People who want to change politics in Seattle no longer run for office.
They start groups instead.
Sure, there remains a handful of newcomers who still want to sit on the council dais. But for every Venus Velázquez or Tim Burgess, there's a Gary Manca or Mike McGinn—citizen activists who've decided that the best way to effect change is from outside City Hall.
Earlier this year, a new group called Friends of Seattle (chaired by Manca) held its kickoff right at the nadir of the debate over the Alaskan Way Viaduct. The new group, which supported the once-fringe surface/transit option, felt like something exciting, different, and new—an alternative to the stale viaduct-versus-tunnel discussion that then dominated the political debate. Now that some version of surface/transit is starting to look like a real possibility, the emergence of another pro-surface/transit group, McGinn's Seattle Great City Initiative, seems inevitable.
But is there room for both? At last week's Great City launch party, a decidedly more establishment crowd than the one at the Friends of Seattle kickoff mingled over wheels of brie, sushi rolls, edamame, and wasabi rice crackers at the downtown offices of Triad Development, which is building a 650,000-square-foot office and residential building across from City Hall. McGinn, a cheerful, barrel-chested man who got his start in Seattle's neighborhood movement, now appears poised to reclaim that movement from reactionary activists who pine for Seattle circa 1972. McGinn leaped onto a low coffee table and made a surprisingly ballsy pitch for funding: $5,000, more than seven times what candidates for city council can legally request. They ultimately pulled in $14,000.
The new group seems to reflect an emerging consensus: The era of freeway building (and SUV buying, and hostility to transit) is over. Even some of the most ardent proponents of a new freeway on the waterfront now seem to know it. Last week, onetime protunnel stalwarts Allied Arts sent a bomb-throwing letter to Governor Christine Gregoire and state, county, and local officials, calling on leaders explicitly to "reject" five of seven planned "compromise" projects on the waterfront. (Many of the projects, as I reported April 26 ["Road Block"], could preclude a surface/transit option.) "Seattle citizens sent a strong message that Seattle needs to think about this project in a new way, and Allied Arts is concerned that the governing parties are not listening closely enough," the scathing letter begins. Moving forward as the state has proposed, it continues, "breaches voters' trust and illustrates the state's unresponsiveness toward Seattle citizens' desires."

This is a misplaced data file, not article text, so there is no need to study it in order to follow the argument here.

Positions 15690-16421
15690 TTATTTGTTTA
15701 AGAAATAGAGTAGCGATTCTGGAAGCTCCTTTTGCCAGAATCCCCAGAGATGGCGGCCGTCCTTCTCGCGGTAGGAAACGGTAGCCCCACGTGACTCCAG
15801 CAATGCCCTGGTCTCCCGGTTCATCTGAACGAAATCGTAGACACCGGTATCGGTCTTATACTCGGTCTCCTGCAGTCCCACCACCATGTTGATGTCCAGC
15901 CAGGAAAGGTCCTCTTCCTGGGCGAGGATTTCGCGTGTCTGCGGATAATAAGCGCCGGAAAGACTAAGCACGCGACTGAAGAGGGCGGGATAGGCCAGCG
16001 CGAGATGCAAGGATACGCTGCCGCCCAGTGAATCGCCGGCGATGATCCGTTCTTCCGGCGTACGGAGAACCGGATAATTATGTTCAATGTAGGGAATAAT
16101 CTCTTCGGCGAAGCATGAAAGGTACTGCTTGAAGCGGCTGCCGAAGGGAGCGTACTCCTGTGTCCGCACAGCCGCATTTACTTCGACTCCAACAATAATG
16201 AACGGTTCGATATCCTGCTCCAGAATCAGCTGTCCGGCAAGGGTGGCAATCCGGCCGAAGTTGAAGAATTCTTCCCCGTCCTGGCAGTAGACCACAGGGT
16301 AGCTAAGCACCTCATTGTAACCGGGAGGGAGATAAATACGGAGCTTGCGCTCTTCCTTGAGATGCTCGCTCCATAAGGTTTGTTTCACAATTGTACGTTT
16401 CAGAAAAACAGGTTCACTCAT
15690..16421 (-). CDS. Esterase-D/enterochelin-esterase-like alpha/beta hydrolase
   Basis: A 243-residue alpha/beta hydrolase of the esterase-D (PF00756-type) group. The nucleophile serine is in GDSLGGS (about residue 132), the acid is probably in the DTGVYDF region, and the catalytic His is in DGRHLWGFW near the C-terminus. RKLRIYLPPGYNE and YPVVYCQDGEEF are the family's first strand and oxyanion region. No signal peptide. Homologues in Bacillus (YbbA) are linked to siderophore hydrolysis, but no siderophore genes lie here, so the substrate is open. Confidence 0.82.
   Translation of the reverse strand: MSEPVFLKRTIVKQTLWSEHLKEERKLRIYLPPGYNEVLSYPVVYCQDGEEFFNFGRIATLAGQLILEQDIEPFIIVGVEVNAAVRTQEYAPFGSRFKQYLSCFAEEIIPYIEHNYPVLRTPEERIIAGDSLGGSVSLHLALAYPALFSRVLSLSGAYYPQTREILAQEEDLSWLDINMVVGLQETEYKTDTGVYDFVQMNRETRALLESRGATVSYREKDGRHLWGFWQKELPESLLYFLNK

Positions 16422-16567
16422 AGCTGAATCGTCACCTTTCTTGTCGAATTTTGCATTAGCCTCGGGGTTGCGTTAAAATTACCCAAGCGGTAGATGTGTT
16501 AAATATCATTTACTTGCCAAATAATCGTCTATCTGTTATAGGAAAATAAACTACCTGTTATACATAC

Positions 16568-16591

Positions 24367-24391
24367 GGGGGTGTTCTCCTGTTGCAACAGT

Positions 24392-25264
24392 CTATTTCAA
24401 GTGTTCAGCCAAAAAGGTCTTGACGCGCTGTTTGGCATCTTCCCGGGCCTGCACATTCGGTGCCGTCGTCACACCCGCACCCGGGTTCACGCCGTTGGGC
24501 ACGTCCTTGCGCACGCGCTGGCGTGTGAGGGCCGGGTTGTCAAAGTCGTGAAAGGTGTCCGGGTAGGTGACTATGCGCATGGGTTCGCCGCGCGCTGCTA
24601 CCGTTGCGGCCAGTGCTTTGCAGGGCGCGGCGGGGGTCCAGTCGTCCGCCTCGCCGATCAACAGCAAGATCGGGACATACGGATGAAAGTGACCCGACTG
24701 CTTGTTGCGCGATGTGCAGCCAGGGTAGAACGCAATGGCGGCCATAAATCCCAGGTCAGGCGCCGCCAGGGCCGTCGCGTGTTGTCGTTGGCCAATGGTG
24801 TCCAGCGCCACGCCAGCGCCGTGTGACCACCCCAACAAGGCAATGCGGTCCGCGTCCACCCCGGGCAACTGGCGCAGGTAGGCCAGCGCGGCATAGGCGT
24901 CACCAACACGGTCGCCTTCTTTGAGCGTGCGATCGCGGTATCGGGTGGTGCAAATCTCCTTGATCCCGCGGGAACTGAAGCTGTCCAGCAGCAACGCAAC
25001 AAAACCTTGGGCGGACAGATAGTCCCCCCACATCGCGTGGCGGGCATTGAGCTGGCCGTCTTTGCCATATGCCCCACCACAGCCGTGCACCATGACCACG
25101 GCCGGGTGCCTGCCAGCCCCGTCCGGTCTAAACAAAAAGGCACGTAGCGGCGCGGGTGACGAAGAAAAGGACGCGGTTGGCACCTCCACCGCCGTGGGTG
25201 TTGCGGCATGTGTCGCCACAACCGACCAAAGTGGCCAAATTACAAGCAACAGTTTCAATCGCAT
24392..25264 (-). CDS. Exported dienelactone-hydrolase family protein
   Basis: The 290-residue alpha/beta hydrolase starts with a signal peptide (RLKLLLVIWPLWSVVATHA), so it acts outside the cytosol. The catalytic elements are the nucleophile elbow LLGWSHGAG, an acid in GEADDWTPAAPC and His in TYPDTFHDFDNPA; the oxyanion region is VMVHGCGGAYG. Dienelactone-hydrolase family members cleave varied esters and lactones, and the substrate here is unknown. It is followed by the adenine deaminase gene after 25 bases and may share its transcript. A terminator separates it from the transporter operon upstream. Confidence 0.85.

Compare that to the relatively tepid letter penned to the same state, county, and local officials by neighborhood, business, and environmental leaders (including McGinn) on Monday, May 7, which proposes only that the city, county, and state begin a "stakeholder-driven, credible, impartial" process to wrap up in June 2008, without stating what the outcome of that process should be. The implicit goal: to take the initiative away from Governor Christine Gregoire, who still supports rebuilding the viaduct.
Meanwhile, at City Hall, the council just agreed to come up with a "mobility plan" to replace the viaduct—a currently trendy way of saying that they'll develop a surface/transit option, and use $8 million in city viaduct funds to do so.